Electronic Etch-A-Sketch, No Microcontroller Required

In a lot of ways, Etch-A-Sketch is the perfect toy; simple, easy to use, creative, endlessly engaging, and as a bonus, it’s completely mechanical. We find that last attribute to be a big part of its charm, but that’s not to say an electronic version of the classic toy can’t be pretty cool, especially when it’s done without the aid of a microcontroller.

This is one of those “because I can” projects that we always find so interesting, and more so because it wasn’t entirely clear to [BigZaphod] that he had the skills to pull it off. While his initial design centered around a bunch of 8×8 LED matrix displays and a 256×4-bit RAM chip, the rest of it was a lot of hand-waving. After a few experiments with addressing the LEDs, [Zaphod] started filling in the blanks with a refresh circuit using a 555 — naturally — and a pair of counters. Properly debounced encoders for the horizontal and vertical controls came next, along with more counters to track the cursor and a host of other circuits that ended up looking like a “one of each” selection from the 7400-series catalog.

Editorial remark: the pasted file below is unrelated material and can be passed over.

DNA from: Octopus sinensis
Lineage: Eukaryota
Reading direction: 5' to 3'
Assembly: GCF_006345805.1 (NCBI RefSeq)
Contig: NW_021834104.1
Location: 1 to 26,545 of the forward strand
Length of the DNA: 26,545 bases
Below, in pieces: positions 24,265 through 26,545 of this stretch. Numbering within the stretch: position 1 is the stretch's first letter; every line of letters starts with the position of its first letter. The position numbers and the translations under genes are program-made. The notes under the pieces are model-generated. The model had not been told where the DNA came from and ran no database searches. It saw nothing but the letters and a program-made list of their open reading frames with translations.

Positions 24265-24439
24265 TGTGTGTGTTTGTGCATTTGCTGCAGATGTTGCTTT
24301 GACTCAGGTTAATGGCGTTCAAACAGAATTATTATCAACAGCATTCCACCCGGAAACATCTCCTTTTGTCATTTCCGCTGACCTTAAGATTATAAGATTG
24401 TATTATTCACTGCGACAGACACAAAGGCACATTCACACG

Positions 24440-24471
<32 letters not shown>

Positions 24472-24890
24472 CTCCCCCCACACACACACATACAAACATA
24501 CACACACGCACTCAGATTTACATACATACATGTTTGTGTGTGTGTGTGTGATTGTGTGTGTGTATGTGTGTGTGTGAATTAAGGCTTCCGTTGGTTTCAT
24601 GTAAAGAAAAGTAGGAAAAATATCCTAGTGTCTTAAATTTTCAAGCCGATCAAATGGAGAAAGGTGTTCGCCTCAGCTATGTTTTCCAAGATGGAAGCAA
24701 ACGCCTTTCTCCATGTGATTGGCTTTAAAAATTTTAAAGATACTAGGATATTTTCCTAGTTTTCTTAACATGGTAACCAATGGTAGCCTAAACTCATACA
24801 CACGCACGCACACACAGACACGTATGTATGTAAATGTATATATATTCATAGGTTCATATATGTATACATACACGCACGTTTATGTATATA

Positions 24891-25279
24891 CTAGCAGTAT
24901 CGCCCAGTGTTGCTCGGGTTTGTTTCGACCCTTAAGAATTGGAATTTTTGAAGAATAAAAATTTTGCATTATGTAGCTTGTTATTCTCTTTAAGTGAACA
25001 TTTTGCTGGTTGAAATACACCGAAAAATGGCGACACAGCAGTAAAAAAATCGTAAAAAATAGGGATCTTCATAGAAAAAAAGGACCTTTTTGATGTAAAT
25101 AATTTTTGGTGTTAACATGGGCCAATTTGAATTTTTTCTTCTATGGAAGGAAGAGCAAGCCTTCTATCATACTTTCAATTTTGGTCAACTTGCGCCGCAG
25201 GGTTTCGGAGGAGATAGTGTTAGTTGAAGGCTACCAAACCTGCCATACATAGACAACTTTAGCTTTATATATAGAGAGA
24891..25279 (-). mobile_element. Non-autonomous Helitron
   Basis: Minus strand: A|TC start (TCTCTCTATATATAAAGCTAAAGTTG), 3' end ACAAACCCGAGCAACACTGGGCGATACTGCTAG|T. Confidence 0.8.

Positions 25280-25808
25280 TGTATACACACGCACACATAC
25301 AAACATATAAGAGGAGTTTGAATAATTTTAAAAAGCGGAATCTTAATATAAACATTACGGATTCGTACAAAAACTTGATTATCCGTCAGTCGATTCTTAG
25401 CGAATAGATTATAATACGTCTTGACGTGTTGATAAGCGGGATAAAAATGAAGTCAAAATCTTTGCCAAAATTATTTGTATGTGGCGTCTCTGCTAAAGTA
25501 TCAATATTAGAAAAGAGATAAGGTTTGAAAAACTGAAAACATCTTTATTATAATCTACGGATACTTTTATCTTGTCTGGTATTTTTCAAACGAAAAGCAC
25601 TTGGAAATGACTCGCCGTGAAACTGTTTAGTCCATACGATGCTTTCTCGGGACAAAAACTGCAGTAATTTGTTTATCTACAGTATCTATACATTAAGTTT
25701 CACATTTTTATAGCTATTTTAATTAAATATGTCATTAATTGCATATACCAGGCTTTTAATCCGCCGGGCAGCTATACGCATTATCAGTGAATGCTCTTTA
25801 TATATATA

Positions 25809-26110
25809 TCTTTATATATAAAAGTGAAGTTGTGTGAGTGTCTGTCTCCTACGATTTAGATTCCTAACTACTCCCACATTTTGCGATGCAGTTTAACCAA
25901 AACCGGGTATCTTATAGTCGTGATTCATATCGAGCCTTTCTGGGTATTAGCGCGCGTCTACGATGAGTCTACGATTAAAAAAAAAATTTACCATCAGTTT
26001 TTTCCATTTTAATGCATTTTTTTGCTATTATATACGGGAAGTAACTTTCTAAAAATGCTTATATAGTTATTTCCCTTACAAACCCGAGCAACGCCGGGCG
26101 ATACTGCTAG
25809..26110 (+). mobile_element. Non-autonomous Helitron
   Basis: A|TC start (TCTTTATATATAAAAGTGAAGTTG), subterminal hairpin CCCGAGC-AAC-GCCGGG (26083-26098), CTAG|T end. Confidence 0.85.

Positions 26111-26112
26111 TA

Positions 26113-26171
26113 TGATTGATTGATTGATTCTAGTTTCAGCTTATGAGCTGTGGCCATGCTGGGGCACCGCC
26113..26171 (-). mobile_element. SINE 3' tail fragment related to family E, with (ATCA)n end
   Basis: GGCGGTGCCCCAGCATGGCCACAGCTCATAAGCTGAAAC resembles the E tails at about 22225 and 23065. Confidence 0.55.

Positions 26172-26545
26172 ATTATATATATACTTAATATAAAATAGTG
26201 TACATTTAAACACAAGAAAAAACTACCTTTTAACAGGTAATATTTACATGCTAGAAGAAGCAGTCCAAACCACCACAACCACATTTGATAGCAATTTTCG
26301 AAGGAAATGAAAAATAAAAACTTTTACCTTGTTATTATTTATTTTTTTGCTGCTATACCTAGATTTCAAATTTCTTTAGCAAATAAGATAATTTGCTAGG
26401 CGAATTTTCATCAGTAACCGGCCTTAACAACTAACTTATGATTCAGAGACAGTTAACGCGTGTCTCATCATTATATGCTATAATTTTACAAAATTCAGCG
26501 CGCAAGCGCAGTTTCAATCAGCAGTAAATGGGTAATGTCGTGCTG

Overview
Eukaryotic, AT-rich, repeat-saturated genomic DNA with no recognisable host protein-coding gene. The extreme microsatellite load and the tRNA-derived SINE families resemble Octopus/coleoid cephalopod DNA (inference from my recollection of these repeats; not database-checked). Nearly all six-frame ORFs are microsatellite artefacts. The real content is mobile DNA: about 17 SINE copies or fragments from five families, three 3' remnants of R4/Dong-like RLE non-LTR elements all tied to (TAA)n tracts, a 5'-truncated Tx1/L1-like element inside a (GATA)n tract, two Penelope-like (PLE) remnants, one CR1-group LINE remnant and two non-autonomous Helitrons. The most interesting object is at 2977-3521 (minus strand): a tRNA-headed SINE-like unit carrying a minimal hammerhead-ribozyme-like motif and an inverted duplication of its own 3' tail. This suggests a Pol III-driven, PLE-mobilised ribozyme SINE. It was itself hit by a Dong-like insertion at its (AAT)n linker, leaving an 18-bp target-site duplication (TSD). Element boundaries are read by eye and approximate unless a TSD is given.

While we do wish for a schematic on this one, it’s still a pretty enjoyable video, and the end product seems to work really well. The electronic version has a few features the original lacks, such as wrapping the cursor to the other side of the screen. We’d imagine that the buttons on the encoders could be put to work, too; perhaps a click could make it so you can move the cursor without leaving a trail behind. That might be a challenge to execute in logic, but then again, that was the point of the whole thing.

Still jonesing for that mechanical Etch-A-Sketch experience? Not a problem.

8 thoughts on “Electronic Etch-A-Sketch, No Microcontroller Required

    1. Depends. How “neat” do you consider an entire development environment and programming devices for an FPGA to be?

      Sometimes we confuse complexity for simplicity when everything is packed away neatly behind an install script.

  1. The natural platform for this would be e-ink panels. They already have a shift register for horizontal and vertical sides, and a pin to pulse to write a pixel. Though only a few displays have a direction control line for the shift registers, the ones that do would only need a quadrature encoder -> step/dir conversion.

  2. Great, fun project for learning. With a schematic, it’d also be a great project for teaching!
    Yes, it would be easier, neater, cheaper, etc to use a microcontroller, but those are the goals of this project. Personally, I think this is awesome.

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